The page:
Sharia bylaws ineffective and may trigger conflicts
While sharia bylaws are intended to maintain order in society, their day-to-day implementation is not effective, and in some regions, they frequently trigger social conflict.
Wahid Institute executive director Ahmad Suaedy said that even for Muslims, the bylaws could create problems, because not every Muslim had the same opinion about sharia.
“Take the headscarf policy, for example. Some women don’t mind wearing the veil because they see it as mandatory. But for others, the policy has become a liability,” Ahmad told The Jakarta Post on Friday.
In Ahmad’s opinion, so far the implementation of sharia-inspired bylaws has not been effective, including in Aceh, where the administration has already approved 54 of 59 bylaws slated to be issued by 2012. Aceh has been granted special autonomy under the 1999 Aceh Administration Law.
Ahmad said the Acehnese complied with the bylaws only when the sharia police were around.
“Many of the sharia-inspired contents regulate private and ethical issues. It is difficult to implement them because the people have their own traditions,” he added.
Acehnese are not the only Indonesians who object to the sharia-inspired bylaws.
In 2005, civil servants in East Lombok regency staged protests as a result of the regent’s decision to apply an alms-payment program, which is one of the five pillars of Islam. The money was deducted from their monthly wages.
Ahmad added the sharia-inspired bylaws came into being because many local leaders did not have the necessary or proper knowledge.
“They are only familiar with their own religious issues. So when they are elected into office, their religious teachings become the basis of their policies,” he said.
He acknowledged that currently such bylaws existed in regions where Muslims were a majority, but it was also possible for Christian-dominated regions to implement their own Christianity-based bylaws.
Separately, former Nahdlatul Ulama (NU) chairman Hasyim Muzadi said the implementation of sharia-inspired bylaws could trigger the creation of other religiously-based laws.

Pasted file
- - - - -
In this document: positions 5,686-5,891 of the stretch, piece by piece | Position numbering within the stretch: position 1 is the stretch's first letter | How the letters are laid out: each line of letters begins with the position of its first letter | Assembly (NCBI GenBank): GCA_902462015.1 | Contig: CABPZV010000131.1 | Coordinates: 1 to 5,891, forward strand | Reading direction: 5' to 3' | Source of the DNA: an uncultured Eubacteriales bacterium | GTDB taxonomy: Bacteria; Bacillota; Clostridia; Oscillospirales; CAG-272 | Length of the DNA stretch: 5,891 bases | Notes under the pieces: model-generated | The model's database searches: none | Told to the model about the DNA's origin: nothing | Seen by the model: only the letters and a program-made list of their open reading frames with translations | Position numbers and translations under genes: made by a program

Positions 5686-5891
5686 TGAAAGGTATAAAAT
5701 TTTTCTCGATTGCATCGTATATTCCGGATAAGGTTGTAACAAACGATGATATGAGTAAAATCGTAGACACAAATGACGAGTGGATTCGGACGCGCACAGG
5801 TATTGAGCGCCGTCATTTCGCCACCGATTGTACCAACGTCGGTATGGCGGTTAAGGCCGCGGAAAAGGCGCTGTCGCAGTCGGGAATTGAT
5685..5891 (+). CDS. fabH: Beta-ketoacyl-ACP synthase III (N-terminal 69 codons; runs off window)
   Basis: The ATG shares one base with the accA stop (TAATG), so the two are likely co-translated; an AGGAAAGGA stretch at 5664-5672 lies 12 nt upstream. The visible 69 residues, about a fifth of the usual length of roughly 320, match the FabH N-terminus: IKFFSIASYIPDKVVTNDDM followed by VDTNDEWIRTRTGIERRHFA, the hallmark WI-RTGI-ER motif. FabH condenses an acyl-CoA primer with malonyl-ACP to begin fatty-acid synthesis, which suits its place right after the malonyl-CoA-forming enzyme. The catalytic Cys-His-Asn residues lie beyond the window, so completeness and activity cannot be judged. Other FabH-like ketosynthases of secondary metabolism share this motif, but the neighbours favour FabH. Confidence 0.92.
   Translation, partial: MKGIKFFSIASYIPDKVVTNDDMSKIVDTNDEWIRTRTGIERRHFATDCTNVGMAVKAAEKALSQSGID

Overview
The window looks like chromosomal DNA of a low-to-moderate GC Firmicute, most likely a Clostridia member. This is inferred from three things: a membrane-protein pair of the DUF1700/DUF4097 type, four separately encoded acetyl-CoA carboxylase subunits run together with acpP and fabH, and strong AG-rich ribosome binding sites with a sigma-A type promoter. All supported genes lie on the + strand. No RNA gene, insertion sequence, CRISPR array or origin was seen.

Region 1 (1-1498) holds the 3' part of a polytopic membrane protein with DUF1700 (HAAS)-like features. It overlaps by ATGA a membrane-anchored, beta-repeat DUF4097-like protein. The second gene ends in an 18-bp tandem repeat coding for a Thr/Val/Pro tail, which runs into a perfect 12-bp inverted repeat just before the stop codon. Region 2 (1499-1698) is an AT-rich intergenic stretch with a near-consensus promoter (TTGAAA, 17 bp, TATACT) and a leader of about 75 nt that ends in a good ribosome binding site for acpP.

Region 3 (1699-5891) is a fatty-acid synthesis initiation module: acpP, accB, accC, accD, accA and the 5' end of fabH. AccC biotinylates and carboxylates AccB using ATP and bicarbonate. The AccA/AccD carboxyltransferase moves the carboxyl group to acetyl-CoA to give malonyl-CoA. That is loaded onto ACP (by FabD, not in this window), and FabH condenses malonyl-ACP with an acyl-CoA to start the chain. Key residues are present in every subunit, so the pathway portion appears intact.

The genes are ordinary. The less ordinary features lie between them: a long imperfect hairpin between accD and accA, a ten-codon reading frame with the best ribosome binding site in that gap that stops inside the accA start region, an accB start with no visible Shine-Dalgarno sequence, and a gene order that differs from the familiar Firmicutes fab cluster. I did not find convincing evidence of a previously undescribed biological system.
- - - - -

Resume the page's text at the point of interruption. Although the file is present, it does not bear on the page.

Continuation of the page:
Hasyim added using a religious-sounding label in a law could result in resistance from people of other beliefs.
“While we name the ‘bylaws’ sharia bylaws, people in East Nusa Tenggara, for example, can create a Biblical bylaw,” Hasyim said, referring to the predominantly Christian region in eastern Indonesia.
Speaking at an international seminar on sharia, the state and globalization in Yogyakarta on Wednesday, lawyer Todung Mulya Lubis said the adoption of sharia bylaws could be a time bomb for the country.
He questioned the existence of the bylaws, adding that Indonesia had never been an Islamic state and that the drafting processes seemed to curtail public participation and lacked academic analysis.
Religious Affairs Minister Suryadharma Ali played down the suggestion that sharia bylaws had the potential to trigger social conflicts.
The United Development Party (PPP) chairman said that under the regional autonomy system, every local administration had the right to issue any bylaws they thought were suitable for the population in the respective regions.
Indonesian Ulema Council (MUI) chairman Ma’aruf Amin rejected the notion that the sharia bylaws, which are implemented in some regencies and municipalities, are similar to time bombs.
“First of all, there is no such thing as a ‘sharia bylaw’. What we have is a sharia-inspired bylaw — some of its contents are based on sharia.”
According to Ma’aruf, those bylaws refer to religious teachings, which aim to create order in society. “What is wrong with trying to uphold the teachings?” he said.
Ma’aruf criticized Todung’s statement. “People who worry about implementation of the bylaws are making too much of it. They are paranoid.”
He played down the possibility of social conflicts caused by the bylaws, because sharia-inspired contents were applicable to Muslims only.
There are 12 provinces throughout the country that implement sharia bylaws. They are Aceh, West Sumatra, Riau, South Sumatra, Banten, West Java, East Java, South Kalimantan, South Sulawesi, Southeast Sulawesi, Gorontalo and West Nusa Tenggara. (tas/fzm)